Remove corn kernels from cobs and set aside the kernels in a bowl. Simmer the cobs in stock for 20 minutes. Remove from stock and discard. Bring back to a gentle simmer over low heat, with a ladle at hand.

Heat olive oil over medium heat in a wide, heavy skillet or Dutch oven until shimmering and not smoking. Add onion and a pinch of salt, and cook gently until tender, about 5 minutes. Add garlic and arborio rice and cook, stirring, until grains of rice separate and begin to slightly crackle, a minute or so. Stir in heirloom tomatoes, and a pinch of salt and cook, stirring, until tomatoes have reduced slightly, about 5 to 10 minutes.

Add wine and stir until it has evaporated and has been absorbed by the arborio rice. Begin adding simmering stock, a couple of ladlefuls at a time. Stock should just cover the rice and should be simmering, not too slowly but not too aggressively. Cook, stirring often, until just nearly absorbed. Add another ladleful or two of the stock and continue to cook in this mode, adding more stock and stirring when rice appears to dry. You do not have to stir continually, but often and vigorously. After 10 minutes, add corn and continue for another 10 minutes. When the process is complete, the arborio rice will be just tender but al dente (chewy to the teeth), which is about in 20 minutes. Adjust seasoning to taste, if necessary.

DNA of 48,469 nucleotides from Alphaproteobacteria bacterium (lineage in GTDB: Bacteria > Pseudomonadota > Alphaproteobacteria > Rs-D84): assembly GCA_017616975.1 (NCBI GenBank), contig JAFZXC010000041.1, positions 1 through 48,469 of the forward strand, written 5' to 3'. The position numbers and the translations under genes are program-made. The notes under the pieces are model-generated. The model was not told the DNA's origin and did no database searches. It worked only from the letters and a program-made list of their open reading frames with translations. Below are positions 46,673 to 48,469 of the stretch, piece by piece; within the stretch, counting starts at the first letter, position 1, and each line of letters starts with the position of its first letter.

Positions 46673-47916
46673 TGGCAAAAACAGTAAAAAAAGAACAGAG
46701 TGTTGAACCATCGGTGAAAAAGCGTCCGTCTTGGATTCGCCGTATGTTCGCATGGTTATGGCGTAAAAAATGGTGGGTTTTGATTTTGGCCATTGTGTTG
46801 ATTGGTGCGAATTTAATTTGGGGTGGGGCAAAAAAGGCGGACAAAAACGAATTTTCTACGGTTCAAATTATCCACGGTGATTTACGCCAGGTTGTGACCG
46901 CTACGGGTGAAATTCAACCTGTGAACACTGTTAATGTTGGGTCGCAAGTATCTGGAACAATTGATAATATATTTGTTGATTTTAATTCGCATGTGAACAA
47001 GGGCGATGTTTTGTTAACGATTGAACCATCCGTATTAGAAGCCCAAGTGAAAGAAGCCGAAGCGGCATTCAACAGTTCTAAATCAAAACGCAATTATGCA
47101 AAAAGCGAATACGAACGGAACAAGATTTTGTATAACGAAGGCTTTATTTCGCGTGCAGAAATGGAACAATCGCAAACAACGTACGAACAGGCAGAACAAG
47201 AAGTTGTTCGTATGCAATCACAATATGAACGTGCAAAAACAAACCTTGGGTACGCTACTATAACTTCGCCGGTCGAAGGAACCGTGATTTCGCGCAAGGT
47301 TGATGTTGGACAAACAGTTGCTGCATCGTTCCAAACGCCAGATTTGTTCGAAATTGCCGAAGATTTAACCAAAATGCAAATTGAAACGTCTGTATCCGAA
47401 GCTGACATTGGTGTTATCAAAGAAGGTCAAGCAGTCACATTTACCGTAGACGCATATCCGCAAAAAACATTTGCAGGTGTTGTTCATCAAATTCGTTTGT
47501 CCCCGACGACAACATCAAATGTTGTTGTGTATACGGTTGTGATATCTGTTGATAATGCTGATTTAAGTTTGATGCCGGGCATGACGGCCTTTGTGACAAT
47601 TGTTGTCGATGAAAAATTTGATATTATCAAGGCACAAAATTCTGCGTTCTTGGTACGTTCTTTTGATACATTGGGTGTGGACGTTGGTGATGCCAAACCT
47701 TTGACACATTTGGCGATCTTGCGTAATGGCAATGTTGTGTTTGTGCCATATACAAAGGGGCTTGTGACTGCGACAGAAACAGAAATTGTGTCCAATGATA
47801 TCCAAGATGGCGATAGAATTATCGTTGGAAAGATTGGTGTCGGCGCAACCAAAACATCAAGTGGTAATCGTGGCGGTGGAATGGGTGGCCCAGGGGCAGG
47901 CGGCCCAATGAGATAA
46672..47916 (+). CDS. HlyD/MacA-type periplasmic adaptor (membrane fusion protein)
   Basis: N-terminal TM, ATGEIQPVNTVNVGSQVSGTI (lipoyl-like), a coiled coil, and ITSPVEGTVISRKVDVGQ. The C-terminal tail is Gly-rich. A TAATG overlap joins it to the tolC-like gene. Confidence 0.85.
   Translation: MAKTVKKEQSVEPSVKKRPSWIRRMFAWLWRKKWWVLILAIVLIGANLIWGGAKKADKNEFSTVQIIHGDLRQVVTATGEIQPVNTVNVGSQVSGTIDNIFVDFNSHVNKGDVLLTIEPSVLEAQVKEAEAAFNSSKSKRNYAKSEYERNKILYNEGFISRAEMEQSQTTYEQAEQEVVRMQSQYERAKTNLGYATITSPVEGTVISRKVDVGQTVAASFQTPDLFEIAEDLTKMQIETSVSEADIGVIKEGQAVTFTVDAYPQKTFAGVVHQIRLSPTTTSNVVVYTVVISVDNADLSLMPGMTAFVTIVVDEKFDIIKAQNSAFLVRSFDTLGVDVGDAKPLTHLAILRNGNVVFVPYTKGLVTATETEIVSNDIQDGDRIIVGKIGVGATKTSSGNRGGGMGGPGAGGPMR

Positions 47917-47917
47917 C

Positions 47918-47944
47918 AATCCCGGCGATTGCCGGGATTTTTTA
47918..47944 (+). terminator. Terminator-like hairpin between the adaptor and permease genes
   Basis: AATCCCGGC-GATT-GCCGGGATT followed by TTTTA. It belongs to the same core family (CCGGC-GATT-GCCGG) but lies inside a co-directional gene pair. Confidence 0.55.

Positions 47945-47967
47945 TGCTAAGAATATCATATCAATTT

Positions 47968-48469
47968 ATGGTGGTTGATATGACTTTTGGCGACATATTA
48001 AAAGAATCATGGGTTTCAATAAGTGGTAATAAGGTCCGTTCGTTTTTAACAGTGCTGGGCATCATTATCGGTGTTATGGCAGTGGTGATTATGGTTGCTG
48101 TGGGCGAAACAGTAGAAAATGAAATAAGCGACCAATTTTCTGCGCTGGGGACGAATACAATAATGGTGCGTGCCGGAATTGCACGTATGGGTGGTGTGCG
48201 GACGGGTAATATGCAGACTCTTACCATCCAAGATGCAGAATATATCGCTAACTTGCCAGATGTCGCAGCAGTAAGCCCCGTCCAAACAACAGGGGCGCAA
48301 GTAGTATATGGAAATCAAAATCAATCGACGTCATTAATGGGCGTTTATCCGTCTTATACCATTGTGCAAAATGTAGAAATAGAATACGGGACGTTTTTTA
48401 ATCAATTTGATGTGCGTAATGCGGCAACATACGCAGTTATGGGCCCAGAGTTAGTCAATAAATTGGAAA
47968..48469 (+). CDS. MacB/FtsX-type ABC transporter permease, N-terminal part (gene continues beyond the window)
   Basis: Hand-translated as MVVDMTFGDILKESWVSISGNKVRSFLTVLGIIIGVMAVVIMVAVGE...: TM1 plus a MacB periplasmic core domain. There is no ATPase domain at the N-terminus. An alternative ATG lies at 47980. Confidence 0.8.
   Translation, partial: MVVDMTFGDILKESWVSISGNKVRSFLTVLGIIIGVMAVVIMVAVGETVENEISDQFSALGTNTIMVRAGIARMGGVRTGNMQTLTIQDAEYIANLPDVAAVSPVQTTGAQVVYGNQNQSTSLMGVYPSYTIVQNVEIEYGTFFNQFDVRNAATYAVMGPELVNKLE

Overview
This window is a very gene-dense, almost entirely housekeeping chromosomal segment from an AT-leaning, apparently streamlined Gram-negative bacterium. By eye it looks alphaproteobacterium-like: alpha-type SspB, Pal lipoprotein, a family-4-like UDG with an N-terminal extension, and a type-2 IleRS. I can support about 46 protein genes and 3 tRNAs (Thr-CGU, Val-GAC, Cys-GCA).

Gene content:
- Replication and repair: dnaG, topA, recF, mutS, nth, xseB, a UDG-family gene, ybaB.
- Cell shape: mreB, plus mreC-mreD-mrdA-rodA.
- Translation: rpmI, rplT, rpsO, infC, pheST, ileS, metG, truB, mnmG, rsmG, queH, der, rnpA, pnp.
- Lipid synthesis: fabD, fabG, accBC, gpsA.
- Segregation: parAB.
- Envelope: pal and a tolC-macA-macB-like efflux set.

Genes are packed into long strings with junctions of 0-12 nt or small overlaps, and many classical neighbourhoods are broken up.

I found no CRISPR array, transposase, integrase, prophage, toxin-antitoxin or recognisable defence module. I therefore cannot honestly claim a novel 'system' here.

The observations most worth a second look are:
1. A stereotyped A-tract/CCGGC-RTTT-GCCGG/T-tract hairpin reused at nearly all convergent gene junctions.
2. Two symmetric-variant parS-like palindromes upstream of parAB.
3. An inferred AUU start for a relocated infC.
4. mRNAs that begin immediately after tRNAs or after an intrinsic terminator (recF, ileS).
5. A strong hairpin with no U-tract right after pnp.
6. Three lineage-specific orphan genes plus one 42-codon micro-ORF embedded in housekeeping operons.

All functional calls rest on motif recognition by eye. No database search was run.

Add another partial ladleful of stock to the arborio rice. Stir in butter and parmiggino-reggiano for about a half minute and remove from heat. The admix should be creamy. Top with basil and serve somewhat promptly in shallow soup bowls with spoons.

Egg Curries

July 12, 2012

Selfishness is not living as one wishes to live, it is asking others to live as one wishes to live.
~Oscar Wilde

Given India’s eloquent history, vivid traditions, varied cultures, diverse and burgeoning populace and potent economic position, it often seems baffling, if not disconcerting, that news from there rarely travels here. Well, unless the info is perceived to somehow affect Joe the plumber. Of course, sadly the same can be said of most all Asian and African lands — as if these places are outmoded artifacts. To our detriment we have been, and will remain, profoundly ethnocentric. What follows is civic and social ignorance. Sometimes it seems food is the only refuge from the depths of this self-inflicted punishment.